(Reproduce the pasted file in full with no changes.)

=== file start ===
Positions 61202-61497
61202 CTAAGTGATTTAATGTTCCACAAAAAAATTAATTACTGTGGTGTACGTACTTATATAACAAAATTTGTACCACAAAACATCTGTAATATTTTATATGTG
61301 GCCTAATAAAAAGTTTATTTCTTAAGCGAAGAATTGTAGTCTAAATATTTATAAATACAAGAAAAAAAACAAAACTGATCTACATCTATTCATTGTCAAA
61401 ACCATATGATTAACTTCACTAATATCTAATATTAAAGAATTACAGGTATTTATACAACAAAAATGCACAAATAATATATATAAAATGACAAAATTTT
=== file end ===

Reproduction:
Positions 61202-61497
61202 CTAAGTGATTTAATGTTCCACAAAAAAATTAATTACTGTGGTGTACGTACTTATATAACAAAATTTGTACCACAAAACATCTGTAATATTTTATATGTG
61301 GCCTAATAAAAAGTTTATTTCTTAAGCGAAGAATTGTAGTCTAAATATTTATAAATACAAGAAAAAAAACAAAACTGATCTACATCTATTCATTGTCAAA
61401 ACCATATGATTAACTTCACTAATATCTAATATTAAAGAATTACAGGTATTTATACAACAAAAATGCACAAATAATATATATAAAATGACAAAATTTT